We built a dig-box for the girls, and they both love it! Opal keeps doing this backwards circle thing, and I can’t help but laugh. They way her butt wiggles is so funny! My adorable little floof. <3
How to build a dig box:
- Find large plastic container.
- Find a cardboard box that, when folded, is roughly the same dimensions as your plastic container.
- Unfold the box’s flaps straight up & down (in-line with body of box). This will give you a really tall box that’s open at the top and bottom.
- Jam one open end of the box into the plastic container. You may have to overlap flaps to get it to fit, especially if the plastic container is wider at the top than at the bottom. Fold and squish the flaps so they conform to the inside of the plastic container.
- Tape the top flaps to each other and the bottom flaps to each other. Make sure to get inside and outside. You can pull the box out of the container if you’ve properly squished your flaps, you should be able to tell where to tape them.
- Insert box back into plastic container. Should be a snug fit.
- Cut an entry/exit flap in box above rim of plastic container. Make two vertical incisions, each about 4 inches tall, and 4 inches apart from each other. Cut horizontally across the bottom of this flap. The horizontal cut should be right above the rim of the plastic container.
- Push the flap of cardboard in both directions through the hole several times, folding it all the way up and creasing it both ways. Trim a little off each edge of the flap, so it moves really easily through the opening. Don’t cut too much though, you still want it to help keep rice in the box.
- Add dry rice to container until filled to about 2 inches below where the lip of the plastic container. You have to eyeball it, since the cardboard box will block the view between the rice and the edge of the plastic. Be careful to keep the rice WELL BELOW the top level of the plastic, so if the cardboard gets pulled out, the rice won’t scatter everywhere.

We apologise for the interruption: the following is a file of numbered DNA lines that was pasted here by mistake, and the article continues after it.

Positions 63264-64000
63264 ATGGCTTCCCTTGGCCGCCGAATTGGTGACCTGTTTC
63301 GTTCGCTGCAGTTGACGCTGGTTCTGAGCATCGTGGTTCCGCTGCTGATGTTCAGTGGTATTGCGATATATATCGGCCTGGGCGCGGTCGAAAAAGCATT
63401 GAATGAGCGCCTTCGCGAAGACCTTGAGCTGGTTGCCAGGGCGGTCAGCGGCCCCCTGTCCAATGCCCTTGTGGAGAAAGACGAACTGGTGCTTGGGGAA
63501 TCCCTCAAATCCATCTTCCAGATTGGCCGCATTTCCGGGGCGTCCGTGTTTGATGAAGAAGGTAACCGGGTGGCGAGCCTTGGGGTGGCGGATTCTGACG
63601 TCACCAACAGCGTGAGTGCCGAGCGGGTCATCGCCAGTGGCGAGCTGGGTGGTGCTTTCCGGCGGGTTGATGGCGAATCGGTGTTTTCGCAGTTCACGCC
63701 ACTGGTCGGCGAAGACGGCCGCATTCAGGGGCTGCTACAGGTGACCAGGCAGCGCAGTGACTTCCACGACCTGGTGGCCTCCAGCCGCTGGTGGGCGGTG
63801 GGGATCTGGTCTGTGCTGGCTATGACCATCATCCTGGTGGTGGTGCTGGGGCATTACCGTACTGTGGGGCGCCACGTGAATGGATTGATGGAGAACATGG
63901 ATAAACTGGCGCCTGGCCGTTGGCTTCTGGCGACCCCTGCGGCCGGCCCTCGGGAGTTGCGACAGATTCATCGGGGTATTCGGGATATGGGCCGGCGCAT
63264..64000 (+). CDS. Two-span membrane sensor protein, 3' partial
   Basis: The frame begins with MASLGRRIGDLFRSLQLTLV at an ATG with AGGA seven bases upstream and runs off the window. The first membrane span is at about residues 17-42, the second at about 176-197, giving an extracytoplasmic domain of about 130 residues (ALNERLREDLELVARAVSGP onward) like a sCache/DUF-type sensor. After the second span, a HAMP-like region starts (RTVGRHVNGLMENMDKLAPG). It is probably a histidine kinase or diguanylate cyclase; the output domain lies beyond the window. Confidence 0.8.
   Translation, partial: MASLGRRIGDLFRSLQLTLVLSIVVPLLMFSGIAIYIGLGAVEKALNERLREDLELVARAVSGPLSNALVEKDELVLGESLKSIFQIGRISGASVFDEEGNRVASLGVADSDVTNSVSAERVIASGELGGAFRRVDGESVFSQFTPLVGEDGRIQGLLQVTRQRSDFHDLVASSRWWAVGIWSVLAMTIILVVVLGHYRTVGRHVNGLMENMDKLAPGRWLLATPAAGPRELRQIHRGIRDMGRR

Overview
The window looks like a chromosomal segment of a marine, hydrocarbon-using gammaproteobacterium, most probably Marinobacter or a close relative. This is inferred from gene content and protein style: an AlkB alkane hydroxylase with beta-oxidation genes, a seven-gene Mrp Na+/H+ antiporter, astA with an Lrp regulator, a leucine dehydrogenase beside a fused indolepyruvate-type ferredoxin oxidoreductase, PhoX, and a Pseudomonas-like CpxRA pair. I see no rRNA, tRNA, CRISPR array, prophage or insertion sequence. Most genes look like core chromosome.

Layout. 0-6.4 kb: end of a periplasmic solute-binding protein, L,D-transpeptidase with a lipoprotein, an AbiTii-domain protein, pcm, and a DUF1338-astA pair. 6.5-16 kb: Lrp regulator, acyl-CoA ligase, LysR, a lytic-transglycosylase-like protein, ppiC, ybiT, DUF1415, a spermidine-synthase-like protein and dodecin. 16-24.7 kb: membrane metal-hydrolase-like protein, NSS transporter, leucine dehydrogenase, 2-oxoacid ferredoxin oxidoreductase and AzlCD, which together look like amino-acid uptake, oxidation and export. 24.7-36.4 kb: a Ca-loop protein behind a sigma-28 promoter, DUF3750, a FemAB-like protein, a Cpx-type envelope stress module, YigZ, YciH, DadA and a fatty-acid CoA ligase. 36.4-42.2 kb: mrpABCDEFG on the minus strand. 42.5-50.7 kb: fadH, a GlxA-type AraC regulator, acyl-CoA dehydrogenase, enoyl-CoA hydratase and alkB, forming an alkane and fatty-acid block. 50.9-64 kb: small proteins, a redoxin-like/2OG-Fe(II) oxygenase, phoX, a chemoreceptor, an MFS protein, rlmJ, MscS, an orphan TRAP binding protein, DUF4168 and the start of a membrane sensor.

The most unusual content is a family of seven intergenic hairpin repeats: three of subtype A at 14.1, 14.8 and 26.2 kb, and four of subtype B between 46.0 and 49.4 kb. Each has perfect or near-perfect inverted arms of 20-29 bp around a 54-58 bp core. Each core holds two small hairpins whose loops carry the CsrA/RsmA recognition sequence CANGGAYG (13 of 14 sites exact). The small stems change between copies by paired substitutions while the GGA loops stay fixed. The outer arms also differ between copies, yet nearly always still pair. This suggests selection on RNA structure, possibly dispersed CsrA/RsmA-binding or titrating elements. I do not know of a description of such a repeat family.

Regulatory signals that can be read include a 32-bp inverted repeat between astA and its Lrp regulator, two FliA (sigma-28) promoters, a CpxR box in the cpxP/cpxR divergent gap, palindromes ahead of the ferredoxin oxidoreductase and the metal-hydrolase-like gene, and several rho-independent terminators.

- Include additional small box outside & in front so ferret can use as step-stool to get through flap, if necessary.
Just a couple more quick videos to brighten your day.. happy National Ferret Day!
This has been going on for so long that I wanted to organize the history and my thoughts here.
We bought the girls in May, and other than a couple of (common) parasite problems (which we quickly cleared up) and vaccinations, the first couple of months were fairly routine. Opal did have an allergic reaction (projectile vomiting, diarhea) about 12-15 hours after her third (and final) distemper vaccine, but this is also considered common, and we can treat her with benadryl or claritin before her next round of vaccines, so it’s fine. Continue reading
Here are a couple of Twitter Videos showing Onyx doing the Weasel War Dance. She gets so excited, she just doesn’t even know what direction she wants to jump!
Our poor Sourdough loaf is congested & coughing today. She always seems to get sick on a Friday, when the vet has limited availability. They’re also closed on weekends. And now Hurricane Irma is approaching; it’s already rumbling outside and we should see the storm itself by tomorrow. But I’m not sure there’s much the vet could do anyway, unless it’s a bacterial infection. So we’ll wait until the storm passes, and if Opal is still sniffly by then, we’ll make an appointment. In the meantime, we’ll make sure she gets plenty of Ferretone, fluids, and rest.
Here’s a short video of the girls playing in our office today.
I spend a few minutes every day working with opal on various tricks. She gets boiled chicken as her reward for each success. She’s got a ways to go, but she’s a good learner.
Apologies for the video freezing part way through, my phone’s been doing that lately.
Given that ferrets have become somewhat popular as pets, the amount of food and treats in stores that have ferrets on the front of the bag (or box) has grown as well. However, not all of these consumables are actually appropriate for ferrets. Unfortunately, a lot of stuff gets sold as “ferret food” or “ferret treats” that are totally inappropriate for our tubular cat-snakes, and can even cause major health problems! In this post, I will cover what to look for when buying kibble, treats, and other prepackaged foods for ferrets, and how to make your own healthy treats at home.
I finally received the last items for the Ferret First Aid kit, so I wanted to take some new photos and show everyone what we’ve got. I also split the kit into two bags: one for medical-related items, and the other for food-related items. I’m extremely glad we put these kits together and brought them with us when we travelled recently, because some of the items came in very handy!